The dominance of three Nigerian ethnic groups namely Yoruba, Hausa and Igbo have made other groups appear ‘inconspicuous’ as a result they constantly feel marginalized in their motherland.
To promote and preserve some of these ethnic groups whose history has shaped Nigeria, Jovago identifies 5 ethnic groups aside from the big three. We show that their cultures, values, tradition and belief systems are as rich as the ‘big 3’.
The Niger Delta region is the largest ethnic group in the South-south Nigeria.
They cut across three States namely Bayelsa, Delta and River and celebrate their culture mainly through festivals like the Seigbein fishing festival and Isemi festival in Bayelsa state.
Ijaw people are primarily fishermen and they love their ogogoro or gin. They distinguish themselves with their bowler hat, blouse, wrapper and walking stick. Former President Goodluck Jonathan hails from the Ijaw ethnic group.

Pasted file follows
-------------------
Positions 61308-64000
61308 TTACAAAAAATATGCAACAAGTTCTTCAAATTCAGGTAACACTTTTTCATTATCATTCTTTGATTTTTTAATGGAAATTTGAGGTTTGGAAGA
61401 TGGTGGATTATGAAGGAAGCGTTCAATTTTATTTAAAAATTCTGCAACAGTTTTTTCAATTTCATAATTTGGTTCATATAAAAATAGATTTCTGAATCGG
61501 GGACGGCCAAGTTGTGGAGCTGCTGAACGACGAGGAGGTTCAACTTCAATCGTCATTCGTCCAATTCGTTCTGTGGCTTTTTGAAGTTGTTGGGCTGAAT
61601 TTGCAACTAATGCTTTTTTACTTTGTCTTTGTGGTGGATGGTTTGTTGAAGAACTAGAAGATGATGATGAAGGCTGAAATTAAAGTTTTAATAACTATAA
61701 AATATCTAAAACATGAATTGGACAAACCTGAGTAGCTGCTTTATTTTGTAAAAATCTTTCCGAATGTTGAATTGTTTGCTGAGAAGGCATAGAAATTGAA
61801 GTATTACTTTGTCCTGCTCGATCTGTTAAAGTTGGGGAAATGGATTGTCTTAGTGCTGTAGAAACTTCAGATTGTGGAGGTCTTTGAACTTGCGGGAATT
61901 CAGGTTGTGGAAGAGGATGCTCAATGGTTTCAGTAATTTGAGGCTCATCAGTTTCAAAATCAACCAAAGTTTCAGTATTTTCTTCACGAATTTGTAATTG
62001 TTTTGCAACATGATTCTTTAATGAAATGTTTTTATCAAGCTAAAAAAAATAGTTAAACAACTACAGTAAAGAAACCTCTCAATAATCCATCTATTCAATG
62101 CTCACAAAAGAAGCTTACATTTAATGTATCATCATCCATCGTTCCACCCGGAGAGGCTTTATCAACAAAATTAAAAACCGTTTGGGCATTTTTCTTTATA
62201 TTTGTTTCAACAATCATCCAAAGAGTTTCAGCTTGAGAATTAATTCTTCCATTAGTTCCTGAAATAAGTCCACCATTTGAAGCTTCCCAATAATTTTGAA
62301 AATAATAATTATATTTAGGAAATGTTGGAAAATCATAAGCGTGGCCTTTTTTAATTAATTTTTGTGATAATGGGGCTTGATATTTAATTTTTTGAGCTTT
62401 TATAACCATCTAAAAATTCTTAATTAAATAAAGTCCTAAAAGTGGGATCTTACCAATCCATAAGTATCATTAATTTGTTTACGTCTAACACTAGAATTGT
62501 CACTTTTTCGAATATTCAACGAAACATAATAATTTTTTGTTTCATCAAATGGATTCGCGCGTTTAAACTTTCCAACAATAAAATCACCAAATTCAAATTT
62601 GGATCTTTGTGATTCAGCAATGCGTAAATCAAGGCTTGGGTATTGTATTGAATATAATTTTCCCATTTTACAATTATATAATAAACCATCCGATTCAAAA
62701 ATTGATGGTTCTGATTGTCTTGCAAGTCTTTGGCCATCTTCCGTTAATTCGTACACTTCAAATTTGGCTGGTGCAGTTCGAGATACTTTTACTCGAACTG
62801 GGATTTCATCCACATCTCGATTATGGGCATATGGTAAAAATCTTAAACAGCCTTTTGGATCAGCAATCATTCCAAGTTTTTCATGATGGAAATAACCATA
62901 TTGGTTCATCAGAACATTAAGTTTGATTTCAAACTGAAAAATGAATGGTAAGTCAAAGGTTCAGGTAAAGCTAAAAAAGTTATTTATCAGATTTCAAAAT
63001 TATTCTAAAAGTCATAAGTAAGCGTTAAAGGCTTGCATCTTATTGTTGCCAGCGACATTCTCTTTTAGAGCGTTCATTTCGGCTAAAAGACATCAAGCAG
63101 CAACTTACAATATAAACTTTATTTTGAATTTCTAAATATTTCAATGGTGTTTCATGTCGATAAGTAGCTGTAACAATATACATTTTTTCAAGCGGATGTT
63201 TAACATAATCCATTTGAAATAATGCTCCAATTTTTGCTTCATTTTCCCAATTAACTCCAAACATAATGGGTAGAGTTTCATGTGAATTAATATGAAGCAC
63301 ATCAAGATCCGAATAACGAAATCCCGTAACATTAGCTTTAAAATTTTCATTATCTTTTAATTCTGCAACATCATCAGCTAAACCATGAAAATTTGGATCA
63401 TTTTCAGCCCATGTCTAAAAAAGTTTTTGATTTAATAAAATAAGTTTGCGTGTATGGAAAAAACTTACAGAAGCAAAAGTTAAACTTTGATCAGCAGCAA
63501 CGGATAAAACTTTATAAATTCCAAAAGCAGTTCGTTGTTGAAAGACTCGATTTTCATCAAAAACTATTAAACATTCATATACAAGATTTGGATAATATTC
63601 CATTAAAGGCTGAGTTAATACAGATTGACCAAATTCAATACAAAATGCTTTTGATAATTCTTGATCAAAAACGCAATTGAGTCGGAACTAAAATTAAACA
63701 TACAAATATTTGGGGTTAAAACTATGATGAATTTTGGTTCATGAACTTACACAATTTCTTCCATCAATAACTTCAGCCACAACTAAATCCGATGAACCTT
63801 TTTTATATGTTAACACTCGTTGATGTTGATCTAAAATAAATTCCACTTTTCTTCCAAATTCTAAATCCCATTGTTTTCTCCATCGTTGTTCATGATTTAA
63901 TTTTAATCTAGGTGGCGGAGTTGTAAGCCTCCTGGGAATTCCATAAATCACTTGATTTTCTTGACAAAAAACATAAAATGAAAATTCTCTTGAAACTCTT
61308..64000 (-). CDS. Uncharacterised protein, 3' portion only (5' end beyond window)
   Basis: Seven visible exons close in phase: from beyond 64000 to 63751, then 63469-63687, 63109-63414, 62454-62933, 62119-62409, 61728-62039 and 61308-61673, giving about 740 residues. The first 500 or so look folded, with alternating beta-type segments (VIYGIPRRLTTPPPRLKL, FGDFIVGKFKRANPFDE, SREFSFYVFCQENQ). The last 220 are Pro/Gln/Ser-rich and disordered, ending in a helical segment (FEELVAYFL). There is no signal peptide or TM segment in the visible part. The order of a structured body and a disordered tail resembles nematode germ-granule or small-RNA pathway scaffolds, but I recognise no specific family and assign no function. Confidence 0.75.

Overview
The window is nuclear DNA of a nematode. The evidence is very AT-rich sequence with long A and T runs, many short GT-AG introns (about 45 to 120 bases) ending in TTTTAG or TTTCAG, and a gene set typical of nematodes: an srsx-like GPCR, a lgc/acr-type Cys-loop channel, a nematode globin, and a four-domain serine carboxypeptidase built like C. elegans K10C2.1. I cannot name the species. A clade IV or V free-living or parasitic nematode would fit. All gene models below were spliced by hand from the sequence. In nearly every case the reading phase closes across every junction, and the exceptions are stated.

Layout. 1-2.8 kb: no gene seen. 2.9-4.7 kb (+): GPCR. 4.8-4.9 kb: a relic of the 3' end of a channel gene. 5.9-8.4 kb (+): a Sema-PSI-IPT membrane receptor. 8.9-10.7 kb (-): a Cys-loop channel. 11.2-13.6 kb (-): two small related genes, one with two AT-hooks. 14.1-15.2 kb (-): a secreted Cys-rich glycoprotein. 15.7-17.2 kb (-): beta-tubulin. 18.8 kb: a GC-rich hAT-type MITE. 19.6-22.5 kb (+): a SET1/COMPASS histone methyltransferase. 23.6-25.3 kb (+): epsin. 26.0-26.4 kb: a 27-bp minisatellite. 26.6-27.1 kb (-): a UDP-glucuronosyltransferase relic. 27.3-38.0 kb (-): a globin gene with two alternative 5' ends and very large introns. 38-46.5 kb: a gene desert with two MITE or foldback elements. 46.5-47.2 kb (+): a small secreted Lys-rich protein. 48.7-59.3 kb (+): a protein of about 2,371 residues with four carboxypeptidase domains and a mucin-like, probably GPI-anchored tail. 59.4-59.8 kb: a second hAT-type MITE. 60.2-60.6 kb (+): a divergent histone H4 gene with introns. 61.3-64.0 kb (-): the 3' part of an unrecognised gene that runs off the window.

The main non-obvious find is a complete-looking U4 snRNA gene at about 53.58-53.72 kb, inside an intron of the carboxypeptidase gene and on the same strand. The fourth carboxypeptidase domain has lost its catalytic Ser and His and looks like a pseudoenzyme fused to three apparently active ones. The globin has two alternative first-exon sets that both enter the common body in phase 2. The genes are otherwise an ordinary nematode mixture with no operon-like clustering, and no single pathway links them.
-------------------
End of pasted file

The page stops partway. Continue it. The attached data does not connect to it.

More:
Jos in North central Nigeria is one of the most accommodating, cool and warm cities in Nigeria.
The people of Berom can be found in the Barkin Ladi, Riyom, Jos North and Jos south regions of Plateau State.
The Nzem Berom is a festival that the people use to connect with their heritage. It is celebrated in the 4th month of every year. Meanwhile the population of the Berom people is about 1.5 million.
The heritage of the Ebiras is very interesting. In spite of the fact that their recognized inhabited geographical area is Kogi state.
They have migrated beyond Kogi to reside in Kwara, Nassarawa and Abuja. Each of these places have influenced their culture and festivals.
In Kogi state where the Ebira originate from, the Echane Masquerade festival is celebrated and it is associated with Ihima community in Okehi Local Government of Kogi.
Many people believe that the Kanuri people are Hausas or Fulanis, however they are not! Domiciled in Borno State, this ethnic group only makes the headlines for the right reasons.